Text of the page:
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The release yesterday of ACC’s latest exports report, “Fueling Export Growth: U.S. Net Export Trade Forecast for Key Chemistries to 2030,” painted a bright picture for exports of chemicals linked to the shale gas revolution. But what stood out to me even more than the numbers themselves was that our industry’s massive growth potential largely depends on establishing a robust 21st century trade policy agenda – and committing fully to its implementation.
Advancing and successfully concluding the Trans-Pacific Partnership (TPP) and the Transatlantic Trade and Investment Partnership (TTIP) are important first steps. It’s well established that the potential impact of these pending agreements would be significant: it would lead to more job growth, boost innovation, improve industry competitiveness, and if done correctly, ensure long-term growth and prosperity.
A vital prerequisite to pursuing a comprehensive trade agenda is securing Trade Promotion Authority (TPA). TPA is a necessary tool to achieve meaningful trade agreements that stimulate economic growth and result in greater consumer choice. It ensures that completed agreements will be subject to an up or down vote in Congress. This is important because, in the absence of TPA, negotiating partners are unlikely to put their best offers on the table, knowing that Congress remove items from the agreement that made those offers possible.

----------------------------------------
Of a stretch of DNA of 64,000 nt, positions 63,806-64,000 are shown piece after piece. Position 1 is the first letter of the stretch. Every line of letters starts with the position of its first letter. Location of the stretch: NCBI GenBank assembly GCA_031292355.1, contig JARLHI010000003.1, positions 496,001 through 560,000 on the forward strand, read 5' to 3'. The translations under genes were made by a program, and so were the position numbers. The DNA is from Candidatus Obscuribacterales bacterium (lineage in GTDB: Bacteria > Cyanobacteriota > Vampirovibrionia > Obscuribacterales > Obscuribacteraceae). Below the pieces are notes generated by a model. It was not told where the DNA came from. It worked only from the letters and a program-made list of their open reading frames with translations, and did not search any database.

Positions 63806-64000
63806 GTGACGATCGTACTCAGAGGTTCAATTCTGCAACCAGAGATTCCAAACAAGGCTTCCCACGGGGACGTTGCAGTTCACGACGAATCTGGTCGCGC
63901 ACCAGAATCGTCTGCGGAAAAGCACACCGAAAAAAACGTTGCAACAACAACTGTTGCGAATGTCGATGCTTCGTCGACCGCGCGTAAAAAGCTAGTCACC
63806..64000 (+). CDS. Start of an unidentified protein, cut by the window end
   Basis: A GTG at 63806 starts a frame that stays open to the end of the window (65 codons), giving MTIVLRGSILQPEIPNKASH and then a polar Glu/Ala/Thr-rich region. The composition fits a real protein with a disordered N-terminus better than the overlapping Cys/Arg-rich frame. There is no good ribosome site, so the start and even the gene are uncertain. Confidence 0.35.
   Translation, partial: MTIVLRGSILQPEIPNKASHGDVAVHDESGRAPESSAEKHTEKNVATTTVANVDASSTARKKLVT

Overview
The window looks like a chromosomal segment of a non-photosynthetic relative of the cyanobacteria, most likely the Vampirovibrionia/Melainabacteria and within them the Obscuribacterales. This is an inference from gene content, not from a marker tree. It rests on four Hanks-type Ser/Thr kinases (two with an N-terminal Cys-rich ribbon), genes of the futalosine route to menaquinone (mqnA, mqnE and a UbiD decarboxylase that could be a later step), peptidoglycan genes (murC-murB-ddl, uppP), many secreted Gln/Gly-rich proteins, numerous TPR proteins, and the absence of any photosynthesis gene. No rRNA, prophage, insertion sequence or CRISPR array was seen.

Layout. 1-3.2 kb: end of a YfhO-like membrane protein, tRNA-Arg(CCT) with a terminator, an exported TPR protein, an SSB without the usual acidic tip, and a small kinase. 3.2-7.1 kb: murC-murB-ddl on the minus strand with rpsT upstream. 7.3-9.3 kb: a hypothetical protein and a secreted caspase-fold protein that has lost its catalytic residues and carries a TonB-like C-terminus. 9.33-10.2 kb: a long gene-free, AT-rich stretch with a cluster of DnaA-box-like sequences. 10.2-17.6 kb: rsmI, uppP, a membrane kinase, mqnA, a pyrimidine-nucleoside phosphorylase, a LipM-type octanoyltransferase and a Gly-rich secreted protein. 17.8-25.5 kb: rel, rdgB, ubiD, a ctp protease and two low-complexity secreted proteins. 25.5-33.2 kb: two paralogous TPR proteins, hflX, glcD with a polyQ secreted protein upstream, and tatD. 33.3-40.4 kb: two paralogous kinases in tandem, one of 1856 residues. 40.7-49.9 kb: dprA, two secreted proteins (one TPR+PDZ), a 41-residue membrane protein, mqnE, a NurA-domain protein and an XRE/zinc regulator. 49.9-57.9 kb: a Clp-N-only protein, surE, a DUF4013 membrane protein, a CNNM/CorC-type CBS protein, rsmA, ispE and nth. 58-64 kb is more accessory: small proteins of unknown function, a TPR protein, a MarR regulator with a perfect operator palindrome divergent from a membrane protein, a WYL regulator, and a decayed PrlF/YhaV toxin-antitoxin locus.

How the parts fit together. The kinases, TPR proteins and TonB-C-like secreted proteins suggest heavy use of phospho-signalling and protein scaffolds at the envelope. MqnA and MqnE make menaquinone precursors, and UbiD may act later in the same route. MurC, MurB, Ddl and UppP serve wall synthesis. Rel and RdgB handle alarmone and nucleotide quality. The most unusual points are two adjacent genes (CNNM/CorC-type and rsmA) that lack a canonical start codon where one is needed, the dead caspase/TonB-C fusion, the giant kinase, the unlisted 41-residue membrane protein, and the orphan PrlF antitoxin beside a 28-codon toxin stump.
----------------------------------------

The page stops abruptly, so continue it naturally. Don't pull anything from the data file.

U.S. Chemical Manufacturers Lead Calls for Renewing Trade Promotion Authority
An additional fundamental component of a pro-competitive agenda is ensuring the re-authorization of the Miscellaneous Tariff Bill (MTB). Businesses all across the U.S. depend on MTB as a means put an end to unnecessary tariffs on imported materials for further manufacturing. According to the National Association of Manufacturers’ (NAM) economic impact assessment of the MTB, failure to pass the MTB has resulted in a tax hike on manufacturers of $748 million and in economic losses of $1.857 billion over three years. Any action to reduce barriers to domestic production and increase the competitiveness of U.S. companies must include the re-authorization of MTB.
The U.S. chemical industry is poised for continued growth due to the new economics of shale gas. But in order to make this potential growth a reality, we need a comprehensive, sensible, and bipartisan trade agenda going forward. Furthering this international trade agenda will help unleash the massive growth potential for U.S. chemical exports, enable chemical manufacturers to drive extraordinary job growth in the broader manufacturing sector, eliminate costly barriers to chemicals trade, and resolve 21st-century trade issues limiting manufacturing growth in the U.S. and around the world.
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